I'm an in-betweener here:
On one hand, I think that public surveillance needs extremely well-defined use cases, audits, and penalties for misuse. So, I understand being upset that NYPD might not feel the same.
On the other hand, a lot of folks, from all over the political spectrum, think that we're in a police state with magic technology recognizing our faces everywhere we go and wiretapping the world. That's obviously not true, either.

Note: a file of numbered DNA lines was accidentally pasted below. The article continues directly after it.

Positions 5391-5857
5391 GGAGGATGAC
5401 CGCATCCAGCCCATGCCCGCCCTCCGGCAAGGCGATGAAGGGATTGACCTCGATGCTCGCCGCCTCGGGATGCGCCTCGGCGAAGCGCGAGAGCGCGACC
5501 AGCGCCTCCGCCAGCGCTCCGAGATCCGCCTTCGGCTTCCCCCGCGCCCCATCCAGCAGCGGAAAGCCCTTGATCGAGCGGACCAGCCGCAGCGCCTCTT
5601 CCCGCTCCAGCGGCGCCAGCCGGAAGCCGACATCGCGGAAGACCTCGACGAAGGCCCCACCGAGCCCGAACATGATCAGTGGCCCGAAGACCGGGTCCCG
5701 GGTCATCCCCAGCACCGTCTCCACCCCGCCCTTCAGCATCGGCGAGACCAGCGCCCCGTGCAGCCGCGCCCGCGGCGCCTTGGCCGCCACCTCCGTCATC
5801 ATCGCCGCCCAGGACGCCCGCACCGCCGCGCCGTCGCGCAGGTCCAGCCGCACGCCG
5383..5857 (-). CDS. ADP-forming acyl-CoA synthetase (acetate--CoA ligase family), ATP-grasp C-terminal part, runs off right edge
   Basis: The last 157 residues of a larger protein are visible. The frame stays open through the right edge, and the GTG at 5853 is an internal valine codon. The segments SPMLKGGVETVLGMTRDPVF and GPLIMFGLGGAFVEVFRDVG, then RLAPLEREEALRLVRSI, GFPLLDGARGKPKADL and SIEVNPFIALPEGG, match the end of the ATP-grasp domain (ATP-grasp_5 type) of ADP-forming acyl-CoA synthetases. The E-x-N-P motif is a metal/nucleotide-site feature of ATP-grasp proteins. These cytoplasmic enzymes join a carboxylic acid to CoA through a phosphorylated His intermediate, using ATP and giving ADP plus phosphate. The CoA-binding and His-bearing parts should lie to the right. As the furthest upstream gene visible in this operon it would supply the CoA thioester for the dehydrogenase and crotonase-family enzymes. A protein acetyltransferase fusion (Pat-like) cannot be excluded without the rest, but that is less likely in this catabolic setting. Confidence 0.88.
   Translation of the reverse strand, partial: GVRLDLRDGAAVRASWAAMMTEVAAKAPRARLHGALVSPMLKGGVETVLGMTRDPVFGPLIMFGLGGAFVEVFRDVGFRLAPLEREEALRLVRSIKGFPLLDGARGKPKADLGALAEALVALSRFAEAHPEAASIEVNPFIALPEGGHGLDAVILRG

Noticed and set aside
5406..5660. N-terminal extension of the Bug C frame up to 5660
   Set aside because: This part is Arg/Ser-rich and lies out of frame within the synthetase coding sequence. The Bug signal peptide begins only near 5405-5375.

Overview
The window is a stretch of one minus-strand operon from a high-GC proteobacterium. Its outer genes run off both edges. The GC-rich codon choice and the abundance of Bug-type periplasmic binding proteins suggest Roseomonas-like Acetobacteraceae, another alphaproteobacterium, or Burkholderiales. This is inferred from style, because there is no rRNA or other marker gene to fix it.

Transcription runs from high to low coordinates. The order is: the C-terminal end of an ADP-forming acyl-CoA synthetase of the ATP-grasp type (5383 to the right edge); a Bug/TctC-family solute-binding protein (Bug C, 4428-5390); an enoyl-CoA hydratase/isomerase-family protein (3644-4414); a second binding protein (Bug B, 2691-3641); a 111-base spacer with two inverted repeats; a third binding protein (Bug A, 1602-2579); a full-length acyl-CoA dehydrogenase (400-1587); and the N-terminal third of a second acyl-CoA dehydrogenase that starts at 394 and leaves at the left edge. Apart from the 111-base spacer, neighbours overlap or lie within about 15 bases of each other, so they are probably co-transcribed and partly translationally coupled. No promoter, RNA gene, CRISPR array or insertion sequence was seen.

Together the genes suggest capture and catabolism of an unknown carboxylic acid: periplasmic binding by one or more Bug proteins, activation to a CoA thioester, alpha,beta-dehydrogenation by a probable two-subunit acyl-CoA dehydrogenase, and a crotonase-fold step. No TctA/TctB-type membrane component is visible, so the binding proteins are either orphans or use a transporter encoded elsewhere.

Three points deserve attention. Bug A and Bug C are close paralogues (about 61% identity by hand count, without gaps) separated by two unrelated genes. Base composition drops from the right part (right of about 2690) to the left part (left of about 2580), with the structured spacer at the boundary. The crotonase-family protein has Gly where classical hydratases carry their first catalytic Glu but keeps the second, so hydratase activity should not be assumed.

So it's a fine balance between understanding what's happening today, what capabilities are, and understanding where they could go. Because while I'm ok with things where they are in many cases today, erosion is a hard thing to notice, and we could one day wake up to realize we're stuck with things gone too far.
ALL of the above aside, NYC is a crazy example. The place runs its own intelligence department. Internationally! They basically do feel like they have their own army, by the looks of everything. I'm not sure any other city pushes things quite the same way.
What's good for the goose is evidently not for the gander.
There's so many great examples of surveillance helping to protect the rights of individuals from the police.